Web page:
Over the weekend, allegations that Trump and a Justice Department lawyer considered ousting acting attorney general Jeffrey Rosen on the way to compelling Georgia to overturn its election results only added to the former president’s long list of problems.

As Goldman put it Friday evening, while documenting Trump’s stock market legacy, “we will leave it to historians to analyze the policies and actions of the Trump presidency.”


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11 thoughts on “After All That: Here’s How Trump’s Stock Market Ranks

  1. The Trump library should be interesting. All the security briefings he never read and all the books written about what a failure he was.

  2. Fun, and refreshingly new way to evaluate Trump’s presidency.

    This actually spurs a question about rankings of the presidents. I’m not sure that the stock market during a presidency is a category that scholars of the US presidency consider. Would seem that it’s not useful because it can’t be compared across all presidencies. I’ll have to check the categories used in the Siena survey the next time I’m not on Twitter.

    This is perhaps his best measure, and in it, Trump is still only as good Clinton and Obama. Despite being nestled in with them on the chart, he will never be considered to have had a successful presidency. This, as compared to Clinton and Obama, both of whom are considered to have been successful presidents. The billionaire businessman counting other people’s money for the rest of his llfe.

    Assuming Trump can find a ghost writer who wants to work with him, we’ll have to wait until his memoir is released to see if he gets the irony.

  3. Seems like one should also consider the expansion in the National debt ( including those portions issued to both the Fed and to third parties) during each presidency.
    In round numbers, national debt increased $9T during Obama’s 8 years and almost $8T in Trump’s 4 years- so there was more equity( USD printing) and leverage (UST) used by Trump to achieve his stock market return.

  4. I would also point out that if you take out the mechanical effect of the tax cut (about 10% or ~ 2.2% annualized) he comes out slightly behind Bush#1, pretty much in the middle of the pack.

  5. I never got this insistence on measuring Presidents economic performance especially via simple measures like jobs created or stock market returns.

    Both are pretty random – maybe you can try and make a case for D, on average, outperforming R, across cycles etc. But nothing much can be said of any given 4 years – especially if one neglects the changes at the Fed Reserve level.

    I think it’d be more interesting to look at policy effects where economic sciences has something to say. R economic policy can be resumed to 3 pillars : cut taxes on the rich (and we KNOW, scientifically, that is useless macro wise), cut regulations on businesses (generally favorable to businesses and business activity) and cut social safety nets (very unfavorable to the lower quartile of the pop).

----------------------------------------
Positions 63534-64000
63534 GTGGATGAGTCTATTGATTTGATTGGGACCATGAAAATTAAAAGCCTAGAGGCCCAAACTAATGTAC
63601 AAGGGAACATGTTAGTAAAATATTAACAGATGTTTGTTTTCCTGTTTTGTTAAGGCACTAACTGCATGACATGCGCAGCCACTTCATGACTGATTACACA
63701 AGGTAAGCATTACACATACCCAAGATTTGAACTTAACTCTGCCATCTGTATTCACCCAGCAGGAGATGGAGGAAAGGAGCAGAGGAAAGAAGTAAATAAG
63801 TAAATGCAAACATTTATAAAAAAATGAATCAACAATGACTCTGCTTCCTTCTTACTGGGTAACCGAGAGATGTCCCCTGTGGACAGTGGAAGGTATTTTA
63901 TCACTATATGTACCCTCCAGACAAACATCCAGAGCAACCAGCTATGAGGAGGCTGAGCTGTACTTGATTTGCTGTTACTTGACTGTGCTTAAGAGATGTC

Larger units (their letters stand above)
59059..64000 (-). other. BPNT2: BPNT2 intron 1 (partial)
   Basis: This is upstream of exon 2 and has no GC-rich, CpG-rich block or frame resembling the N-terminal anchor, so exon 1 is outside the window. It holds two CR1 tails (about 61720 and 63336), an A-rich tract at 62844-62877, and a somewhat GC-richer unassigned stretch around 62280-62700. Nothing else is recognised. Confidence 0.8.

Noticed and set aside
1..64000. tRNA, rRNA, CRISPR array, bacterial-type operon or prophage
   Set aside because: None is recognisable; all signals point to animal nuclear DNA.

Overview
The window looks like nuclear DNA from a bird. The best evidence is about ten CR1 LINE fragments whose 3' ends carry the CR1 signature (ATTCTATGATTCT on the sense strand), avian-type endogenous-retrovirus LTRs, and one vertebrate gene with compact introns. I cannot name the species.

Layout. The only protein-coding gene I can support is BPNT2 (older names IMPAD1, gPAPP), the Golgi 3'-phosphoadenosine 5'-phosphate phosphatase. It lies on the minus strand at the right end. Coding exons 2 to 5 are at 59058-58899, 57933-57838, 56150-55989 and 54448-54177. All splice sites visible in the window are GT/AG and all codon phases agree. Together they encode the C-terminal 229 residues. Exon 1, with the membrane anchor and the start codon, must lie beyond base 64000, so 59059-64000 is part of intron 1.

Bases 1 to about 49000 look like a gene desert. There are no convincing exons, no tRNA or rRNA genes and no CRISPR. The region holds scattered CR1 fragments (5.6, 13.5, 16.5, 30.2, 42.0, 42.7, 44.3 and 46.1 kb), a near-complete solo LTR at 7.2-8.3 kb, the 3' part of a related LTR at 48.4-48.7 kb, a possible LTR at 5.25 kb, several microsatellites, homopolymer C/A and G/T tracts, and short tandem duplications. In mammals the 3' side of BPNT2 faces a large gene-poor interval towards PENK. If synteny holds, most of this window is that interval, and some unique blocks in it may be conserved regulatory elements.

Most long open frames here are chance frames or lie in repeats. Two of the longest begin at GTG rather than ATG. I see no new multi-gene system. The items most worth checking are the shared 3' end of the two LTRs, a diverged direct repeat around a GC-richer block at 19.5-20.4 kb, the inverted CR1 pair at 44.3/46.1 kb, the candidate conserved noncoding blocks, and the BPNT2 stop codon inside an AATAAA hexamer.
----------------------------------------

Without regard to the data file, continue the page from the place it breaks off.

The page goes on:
D economic policies are more complex but, as Krugman recently pointed out, it’s interesting to see the evolution of the minimum wage issue. As most practical studies show that small to medium increase in minimum wage don’t have strong disemployment effects (indeed, sometimes the reverse) and is a very effective tool in fighting poverty – more and more D policymakers are onboard with rising minimum wages…

    1. It’s not just D policymakers getting onboard with rising minimum wages…while Trump won Florida by 3% the $15 minimum wage got 61%. That’s a lot of Trump voters and people scared of “socialism”.

      1. Fair enough and GPWM but voters aren’t likely to be guided by much economic knowledge. Generally, Trump voters are not adverse to Big Government as long as “he hurts the right people (to quote a Trump voter).

        Convincing the R elites holding veto power points (whether the Senate, SCOTUS, states governorships etc) has always been the problem.

      2. … but I hope you’re right and that increased minimum wages work out well.

        FWIW, it’s not my favorite tool (even without disemployment effects at the macro level, some job losses are impossible to avoid and I’d rather add jobs than recycle workers) and I do suspect that, past a certain point , it gets counter productive. It’s easy to see if you reason ad absurdum, with a $50 minimum wage. So whether the right number is $10 or $15 and/or whether it varies depending on location, or industry… TBD.

  6. The first two paragraphs give a summary of Trump pretty well.. Do to the constantly changing Political landscape and tenure of the Empire in question it is pretty hard to draw a lot of conclusions about the Presidency and equity performance.. The narrative changes along the usual lines when viewed in Historical terms and scrutinized for common denominators..but still rendering objective criteria very difficult..

  7. “It’s unbelievable the twilight zone that we’re sort of living in, where people just say things and it gets repeated,”

    I have no doubt that Goldman opted to report all the way back to the 19th century. But I think it’s fair to question that decision. While Henry Poor published, originally, an investor’s guide to the railroad industry, I’d argue a better starting point is the 90-stock daily index introduced by the Standard Statistics Company. in 1926. At the least it’s more similar in construction to the current product.

    The protocols may be looser on the Street, but combining unlike things like that would have been frowned upon uptown, where the object of study was nothing so tawdry as money but data, methods and social research.